Yes you you know who you are. Because you and your friends have this strange passive aggressive way of communicating with each other in public.
Rather than have a private direct conversation you like to send each other little cryptic statements via your Facebook statuses.
The fact that both of you have several hundred friends who might read these comments doesn’t deter you from playing it all out in public, with updates which can mean only one thing to one person – and generally thoroughly confuse everybody else.
Why do you do it? Perhaps you want to send the message loud and clear to a particular “frenemy” and you’re afraid to confront them face-to-face, you simply don’t feel assertive enough. Maybe there are others in your mutual circles who know exactly who is involved and what’s going on, and will be impressed by your oh-so-subtle remarks. “Nice one! That’ll teach her then!”
But it isn’t very nice is it, for everyone else?
People who read your status and have no idea what’s going on. Your insecure and anxious friend – we’ve all got at least one – who thinks you mean them when you don’t. People who really care and worry about you, and now have something new to fret over – only they don’t really know what to worry about, because all they have to go on is one strange wounded-sounding remark, so perhaps they’ll read their own stuff into it and be more concerned than they need to be…
It is so tempting to make passive aggressive posts, particularly when you’re upset and angry. I’ve done it myself – I know she will see this on Facebook, this is the perfect way to let know that I know, even if she knows that I know already – that’ll teach them. When someone has made you really mad you just want to lash back out at them, and you don’t really care in that first heat of the moment about collateral damage – who else might be upset.
I am a parent, and few things invoke my righteous red-mist more effectively than somebody behaving in a hurtful way towards my children. So I once wrote a status aimed at somebody I was about to unfriend to let them know why, to let them know that I thought anybody telling lies about anyone’s children was disgraceful behaviour from a so-called adult, and how proud I was in contrast of my daughters maturity regarding the whole incident.
I had already spoken to the person directly about it privately and was certain of my facts, but perhaps I regretted having chosen not to make a public scene and expose her more widely – well aware that public slagging-matches were really not my style as a distinctly non-confrontational person. A big part of me obviously really wanted to call her out in public though, and I guess Facebook tempted me for this reason.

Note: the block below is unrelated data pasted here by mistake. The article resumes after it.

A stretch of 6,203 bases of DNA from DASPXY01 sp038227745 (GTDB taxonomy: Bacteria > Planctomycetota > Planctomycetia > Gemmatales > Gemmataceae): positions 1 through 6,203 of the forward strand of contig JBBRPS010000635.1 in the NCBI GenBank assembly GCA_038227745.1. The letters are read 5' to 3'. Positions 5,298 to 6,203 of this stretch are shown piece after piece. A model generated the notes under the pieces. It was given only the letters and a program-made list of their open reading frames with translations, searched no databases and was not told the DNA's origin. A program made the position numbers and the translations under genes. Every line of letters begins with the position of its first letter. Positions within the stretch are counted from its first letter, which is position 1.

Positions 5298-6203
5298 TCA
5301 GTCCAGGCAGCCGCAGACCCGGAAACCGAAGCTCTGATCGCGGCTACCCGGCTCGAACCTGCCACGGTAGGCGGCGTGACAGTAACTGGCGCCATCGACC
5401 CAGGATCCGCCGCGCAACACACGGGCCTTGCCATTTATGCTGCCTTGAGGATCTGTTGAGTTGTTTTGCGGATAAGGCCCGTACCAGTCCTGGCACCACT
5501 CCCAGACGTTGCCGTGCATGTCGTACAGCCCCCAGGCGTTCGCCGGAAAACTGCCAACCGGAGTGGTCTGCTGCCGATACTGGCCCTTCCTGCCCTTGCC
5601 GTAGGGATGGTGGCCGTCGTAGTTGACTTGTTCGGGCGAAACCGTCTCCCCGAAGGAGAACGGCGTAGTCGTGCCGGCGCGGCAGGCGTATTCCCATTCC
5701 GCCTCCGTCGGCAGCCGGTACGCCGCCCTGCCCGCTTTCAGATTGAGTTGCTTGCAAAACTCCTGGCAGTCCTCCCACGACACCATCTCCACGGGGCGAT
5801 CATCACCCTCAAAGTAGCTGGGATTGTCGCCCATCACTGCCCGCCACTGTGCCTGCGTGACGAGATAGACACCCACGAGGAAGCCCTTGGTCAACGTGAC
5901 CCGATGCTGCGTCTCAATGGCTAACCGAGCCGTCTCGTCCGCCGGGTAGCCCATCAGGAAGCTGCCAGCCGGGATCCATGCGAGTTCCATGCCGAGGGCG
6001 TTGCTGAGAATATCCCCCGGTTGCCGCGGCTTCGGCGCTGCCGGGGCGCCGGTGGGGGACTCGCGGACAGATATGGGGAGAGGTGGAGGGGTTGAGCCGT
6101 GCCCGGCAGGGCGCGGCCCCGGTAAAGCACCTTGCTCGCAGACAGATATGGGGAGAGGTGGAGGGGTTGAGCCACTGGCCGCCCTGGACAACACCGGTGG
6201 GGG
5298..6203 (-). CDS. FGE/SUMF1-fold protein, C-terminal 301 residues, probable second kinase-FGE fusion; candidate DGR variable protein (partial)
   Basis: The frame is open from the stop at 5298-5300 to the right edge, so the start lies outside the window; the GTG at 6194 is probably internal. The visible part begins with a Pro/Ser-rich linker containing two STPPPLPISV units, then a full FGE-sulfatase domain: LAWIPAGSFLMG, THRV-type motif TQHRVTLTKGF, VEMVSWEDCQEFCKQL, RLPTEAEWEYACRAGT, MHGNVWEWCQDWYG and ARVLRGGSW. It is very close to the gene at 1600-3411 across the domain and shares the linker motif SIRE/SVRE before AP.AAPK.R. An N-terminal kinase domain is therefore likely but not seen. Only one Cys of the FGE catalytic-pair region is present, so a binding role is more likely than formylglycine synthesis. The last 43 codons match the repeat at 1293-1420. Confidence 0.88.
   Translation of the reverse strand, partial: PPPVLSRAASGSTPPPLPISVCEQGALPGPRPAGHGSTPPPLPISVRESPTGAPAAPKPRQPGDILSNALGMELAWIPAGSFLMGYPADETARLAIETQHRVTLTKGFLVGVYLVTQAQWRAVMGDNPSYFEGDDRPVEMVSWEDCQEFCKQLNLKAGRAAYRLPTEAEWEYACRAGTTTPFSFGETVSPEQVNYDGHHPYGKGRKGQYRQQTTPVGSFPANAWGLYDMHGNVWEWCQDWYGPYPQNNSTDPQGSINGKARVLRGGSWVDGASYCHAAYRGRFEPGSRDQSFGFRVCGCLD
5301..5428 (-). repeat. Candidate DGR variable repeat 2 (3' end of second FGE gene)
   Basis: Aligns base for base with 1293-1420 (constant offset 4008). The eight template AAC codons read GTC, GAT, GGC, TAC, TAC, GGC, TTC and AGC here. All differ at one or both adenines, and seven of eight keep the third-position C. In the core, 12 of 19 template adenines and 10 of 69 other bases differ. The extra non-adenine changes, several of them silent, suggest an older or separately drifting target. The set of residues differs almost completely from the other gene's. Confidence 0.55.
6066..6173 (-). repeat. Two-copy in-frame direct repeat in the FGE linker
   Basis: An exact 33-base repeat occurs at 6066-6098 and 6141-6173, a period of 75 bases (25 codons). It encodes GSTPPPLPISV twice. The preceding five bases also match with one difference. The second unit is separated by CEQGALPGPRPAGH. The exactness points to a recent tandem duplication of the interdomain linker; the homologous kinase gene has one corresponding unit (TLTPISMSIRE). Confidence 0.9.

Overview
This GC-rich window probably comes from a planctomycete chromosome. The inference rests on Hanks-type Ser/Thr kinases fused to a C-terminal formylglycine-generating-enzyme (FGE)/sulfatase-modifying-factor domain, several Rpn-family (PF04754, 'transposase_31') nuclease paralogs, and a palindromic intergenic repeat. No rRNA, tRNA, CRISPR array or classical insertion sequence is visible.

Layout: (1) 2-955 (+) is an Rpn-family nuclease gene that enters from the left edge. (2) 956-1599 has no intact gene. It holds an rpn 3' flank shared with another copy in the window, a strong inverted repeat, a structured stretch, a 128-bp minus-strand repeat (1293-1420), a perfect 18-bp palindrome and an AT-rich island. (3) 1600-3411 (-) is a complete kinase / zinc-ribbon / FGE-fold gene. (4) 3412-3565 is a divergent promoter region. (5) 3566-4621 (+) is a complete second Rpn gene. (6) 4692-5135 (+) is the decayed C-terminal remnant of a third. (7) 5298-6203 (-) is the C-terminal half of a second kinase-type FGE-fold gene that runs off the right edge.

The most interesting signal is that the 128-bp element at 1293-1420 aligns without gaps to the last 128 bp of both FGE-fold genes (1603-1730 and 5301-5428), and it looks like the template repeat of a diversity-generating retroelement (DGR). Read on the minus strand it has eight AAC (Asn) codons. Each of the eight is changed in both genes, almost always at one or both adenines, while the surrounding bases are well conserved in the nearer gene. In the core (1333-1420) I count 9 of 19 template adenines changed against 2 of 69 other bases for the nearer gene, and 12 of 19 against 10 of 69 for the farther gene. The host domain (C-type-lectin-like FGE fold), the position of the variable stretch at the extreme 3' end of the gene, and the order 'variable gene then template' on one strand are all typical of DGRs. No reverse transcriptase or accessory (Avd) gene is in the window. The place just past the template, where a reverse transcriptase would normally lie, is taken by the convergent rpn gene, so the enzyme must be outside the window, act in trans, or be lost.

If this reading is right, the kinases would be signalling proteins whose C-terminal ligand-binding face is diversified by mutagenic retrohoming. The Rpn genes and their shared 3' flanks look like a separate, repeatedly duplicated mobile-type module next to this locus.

The result? I have no idea whether the nasty gossip concerned even read it. I do know lots of other people read it and were confused by it. Some started speculating, stirring up trouble – because that’s what they do: “well, if it’s not a, then I bet it’s b, and I never liked her!” Those who love to weigh in rattling pitchforks couldn’t resist, and my friends list got a well-needed pruning as a result, but it wasn’t pretty.
But others including friends and relatives emotionally close to me but at a physical distance were disturbed and upset. Because I hadn’t thought to share this with them privately first, (sticks and stones, and people they would never meet) they were very concerned and wondered what on earth happened. I found myself apologising and also downplaying the incident itself – which ran contrary to my instinct and anger, but seems the only way to reassure people at the time.
Eventually I deleted the entire status. All I had managed to do was upset people and make myself look like an idiot. Then I found myself having to explain why it had disappeared, and links from alerts weren’t working… Arghh, would it ever die? It wasn’t as though the perpetrator was going to suddenly see the error of her ways and apologise or become a nicer person either. And I had reduced myself to the nastiest kind of keyboard-warrior troll, hiding behind the online world to say things that I wasn’t assertive enough to say publicly in front of real people.
I am a writer, and when I want to lash out my tendency is still to do it with words. But I have learned that the passive aggressive Facebook update written in the heat of the moment is often not the best way to do it.
Much better to let some time go by, whilst you calm right down. Express yourself in a more considered way, for example by writing a long article about it a couple of years later…
Next week will look at another kind of typical Facebook status that really irritates me, and don’t forget that all articles are archived at http://costaconnected.com to read anytime
Costa Connected, for Costa Blanca News, August 1st 2014
©Maya Middlemiss, Casslar Consulting SL